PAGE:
protests in Tunis
Last July, President Saied suspended parliament, sacked PM and further expanded his legislative and executive powers.
Thousands of Tunisians have taken to the streets of the capital Tunis in the latest of a series of rallies against President Kais Saied, accused by opponents of grabbing power amid a deepening political crisis.
In July last year, President Saied suspended parliament and sacked the prime minister, before further expanding his legislative and executive powers and suspending some parts of the constitution.
The opposition decried the measures, calling them a “coup” and has staged a string of street protests.
Tunisia, long seen as the sole democratic success story of the 2010-2011 Arab uprisings, has since been in turmoil.
On Sunday, several thousand people, including supporters of the Ennahdha movement, marched near the parliament in central Tunis, witnesses said.
Security forces sealed off nearby Bardo Square and entrances leading to it to prevent protesters from gathering there, they added.
Protesters chanted against Saied’s measures and accused him of monopolising power.
Some marchers chanted “the people want to bring down the coup” and “the people want to depose the president”, while others were heard shouting “no to consultations”.
Many of the demonstrators were people who had voted for Saied, such as blogger and rights activist Mounira Bouazizi.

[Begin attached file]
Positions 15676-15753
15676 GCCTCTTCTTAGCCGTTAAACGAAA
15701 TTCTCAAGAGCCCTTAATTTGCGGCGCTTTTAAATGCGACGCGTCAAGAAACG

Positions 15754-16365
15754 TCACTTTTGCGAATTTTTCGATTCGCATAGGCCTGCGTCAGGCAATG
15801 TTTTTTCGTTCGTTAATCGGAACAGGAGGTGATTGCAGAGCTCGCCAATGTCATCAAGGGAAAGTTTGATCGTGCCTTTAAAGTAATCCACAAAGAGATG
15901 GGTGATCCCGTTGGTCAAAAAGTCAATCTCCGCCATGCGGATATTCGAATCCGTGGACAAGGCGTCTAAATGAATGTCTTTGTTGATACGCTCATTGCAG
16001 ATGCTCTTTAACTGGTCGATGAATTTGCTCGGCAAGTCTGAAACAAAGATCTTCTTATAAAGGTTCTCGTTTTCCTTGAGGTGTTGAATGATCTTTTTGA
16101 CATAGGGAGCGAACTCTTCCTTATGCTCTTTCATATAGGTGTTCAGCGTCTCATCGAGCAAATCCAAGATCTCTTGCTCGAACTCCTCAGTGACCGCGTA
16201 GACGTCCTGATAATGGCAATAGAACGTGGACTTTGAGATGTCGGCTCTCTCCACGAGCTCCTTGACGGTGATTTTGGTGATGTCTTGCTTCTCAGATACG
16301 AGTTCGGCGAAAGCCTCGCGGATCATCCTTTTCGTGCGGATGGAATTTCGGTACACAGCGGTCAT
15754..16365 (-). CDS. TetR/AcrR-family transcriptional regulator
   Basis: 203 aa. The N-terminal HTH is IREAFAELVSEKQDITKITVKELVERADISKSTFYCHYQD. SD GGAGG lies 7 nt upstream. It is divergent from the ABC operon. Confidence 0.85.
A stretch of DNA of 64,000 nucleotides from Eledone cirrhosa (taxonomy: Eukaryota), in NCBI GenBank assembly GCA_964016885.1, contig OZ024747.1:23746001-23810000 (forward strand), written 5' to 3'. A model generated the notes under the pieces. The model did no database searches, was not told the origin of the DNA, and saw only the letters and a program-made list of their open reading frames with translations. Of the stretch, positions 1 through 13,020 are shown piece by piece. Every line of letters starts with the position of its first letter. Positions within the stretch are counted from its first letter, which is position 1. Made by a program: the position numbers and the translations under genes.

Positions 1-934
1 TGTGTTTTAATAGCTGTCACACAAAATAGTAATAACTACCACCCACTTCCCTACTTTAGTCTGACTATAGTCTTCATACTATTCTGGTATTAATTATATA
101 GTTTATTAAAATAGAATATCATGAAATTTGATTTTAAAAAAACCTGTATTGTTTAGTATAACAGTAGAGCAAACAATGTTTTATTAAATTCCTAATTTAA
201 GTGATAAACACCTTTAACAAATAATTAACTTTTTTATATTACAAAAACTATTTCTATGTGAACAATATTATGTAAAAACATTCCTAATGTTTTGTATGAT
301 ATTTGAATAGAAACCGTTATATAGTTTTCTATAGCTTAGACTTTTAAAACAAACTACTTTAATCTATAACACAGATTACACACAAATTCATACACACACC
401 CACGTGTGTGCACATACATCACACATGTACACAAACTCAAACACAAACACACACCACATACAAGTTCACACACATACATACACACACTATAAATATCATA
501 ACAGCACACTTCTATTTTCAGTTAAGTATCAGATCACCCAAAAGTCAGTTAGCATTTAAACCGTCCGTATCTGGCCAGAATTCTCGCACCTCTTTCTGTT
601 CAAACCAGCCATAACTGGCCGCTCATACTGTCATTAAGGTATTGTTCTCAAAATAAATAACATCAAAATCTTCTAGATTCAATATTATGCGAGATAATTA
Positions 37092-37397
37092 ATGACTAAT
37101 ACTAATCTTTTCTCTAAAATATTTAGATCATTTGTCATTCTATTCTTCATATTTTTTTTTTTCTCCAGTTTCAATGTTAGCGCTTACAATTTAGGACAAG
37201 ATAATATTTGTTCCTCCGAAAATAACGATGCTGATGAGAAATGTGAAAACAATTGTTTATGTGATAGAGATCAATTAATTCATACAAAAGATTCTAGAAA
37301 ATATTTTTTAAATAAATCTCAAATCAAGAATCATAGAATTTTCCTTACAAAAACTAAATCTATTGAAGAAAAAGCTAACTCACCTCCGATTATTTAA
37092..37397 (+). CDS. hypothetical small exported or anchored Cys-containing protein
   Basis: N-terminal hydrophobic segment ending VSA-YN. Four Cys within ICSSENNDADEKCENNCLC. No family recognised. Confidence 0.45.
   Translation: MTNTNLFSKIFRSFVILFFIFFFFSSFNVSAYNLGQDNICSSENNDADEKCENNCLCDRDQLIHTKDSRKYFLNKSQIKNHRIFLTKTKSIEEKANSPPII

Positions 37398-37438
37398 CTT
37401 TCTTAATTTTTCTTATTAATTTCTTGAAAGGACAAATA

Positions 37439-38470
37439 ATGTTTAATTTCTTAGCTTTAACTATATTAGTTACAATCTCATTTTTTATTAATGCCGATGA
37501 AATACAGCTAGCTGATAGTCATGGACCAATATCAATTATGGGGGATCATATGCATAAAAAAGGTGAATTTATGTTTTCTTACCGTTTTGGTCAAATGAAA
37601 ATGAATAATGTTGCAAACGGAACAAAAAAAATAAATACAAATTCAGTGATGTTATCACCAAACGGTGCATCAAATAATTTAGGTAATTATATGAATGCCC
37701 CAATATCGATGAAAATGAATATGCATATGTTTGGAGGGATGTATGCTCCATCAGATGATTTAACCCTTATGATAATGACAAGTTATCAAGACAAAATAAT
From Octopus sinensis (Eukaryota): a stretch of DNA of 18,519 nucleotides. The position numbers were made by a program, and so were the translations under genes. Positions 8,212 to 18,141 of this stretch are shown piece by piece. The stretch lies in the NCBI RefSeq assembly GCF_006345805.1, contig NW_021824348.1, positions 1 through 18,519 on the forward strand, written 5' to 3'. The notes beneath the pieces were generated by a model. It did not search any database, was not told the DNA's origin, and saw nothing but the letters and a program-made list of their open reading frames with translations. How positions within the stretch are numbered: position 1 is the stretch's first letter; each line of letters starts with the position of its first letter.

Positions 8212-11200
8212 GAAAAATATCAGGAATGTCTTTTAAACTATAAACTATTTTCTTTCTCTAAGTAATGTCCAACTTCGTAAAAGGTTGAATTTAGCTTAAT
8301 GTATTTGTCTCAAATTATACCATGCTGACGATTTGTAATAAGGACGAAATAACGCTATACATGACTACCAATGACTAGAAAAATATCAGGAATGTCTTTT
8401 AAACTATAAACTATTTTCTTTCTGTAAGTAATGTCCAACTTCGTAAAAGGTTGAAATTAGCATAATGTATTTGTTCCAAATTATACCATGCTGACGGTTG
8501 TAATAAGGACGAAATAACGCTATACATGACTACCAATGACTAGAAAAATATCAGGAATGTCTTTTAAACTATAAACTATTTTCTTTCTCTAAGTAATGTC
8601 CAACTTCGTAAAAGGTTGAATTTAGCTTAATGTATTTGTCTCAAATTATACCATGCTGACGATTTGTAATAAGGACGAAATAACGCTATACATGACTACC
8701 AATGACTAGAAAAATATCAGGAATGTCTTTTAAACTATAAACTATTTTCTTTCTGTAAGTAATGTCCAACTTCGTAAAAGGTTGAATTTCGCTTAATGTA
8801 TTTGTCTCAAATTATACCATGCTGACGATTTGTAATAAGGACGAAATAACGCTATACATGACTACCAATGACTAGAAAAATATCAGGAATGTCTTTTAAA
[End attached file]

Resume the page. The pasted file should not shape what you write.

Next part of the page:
“I thought he believed in democracy and the gains of the revolution, but he did the complete opposite,” she told AFP news agency.
Mohammed, a retiree, echoed her, saying: “We cannot call this a democratic process. Today, the people are divided between pro- and anti-Kaid Saied; this harms freedoms and democracy.”
Sunday’s rally came on the 66th anniversary of Tunisia’s Independence Day.
“We will not accept the results of the consultation, this farce against the people,” Samira Chaouachi, the vice president in the frozen parliament, told the crowd.
Saied, a former law professor who took office in 2019, has defended his moves, saying they were in line with the constitution, and promised to safeguard freedoms and rights.
Sunday marked the final day of an online poll launched by Saied in January in a process to help rewrite the country’s constitution, with the results set to be presented to a committee of experts.
So far only 508,000 people, about seven percent of the seven million eligible voters, have taken part, according to official statistics.
A referendum on the constitutional reforms, which Saied hopes will bolster his authority, is scheduled for July, exactly a year after his power grab, with parliamentary elections scheduled for December.
“We want early presidential and legislative elections,” said Ennahdha member Yamina Zoghlami.
“We are in the midst of a political crisis and we must have a political dialogue to save the country,” she added.
Source: Mourad Saada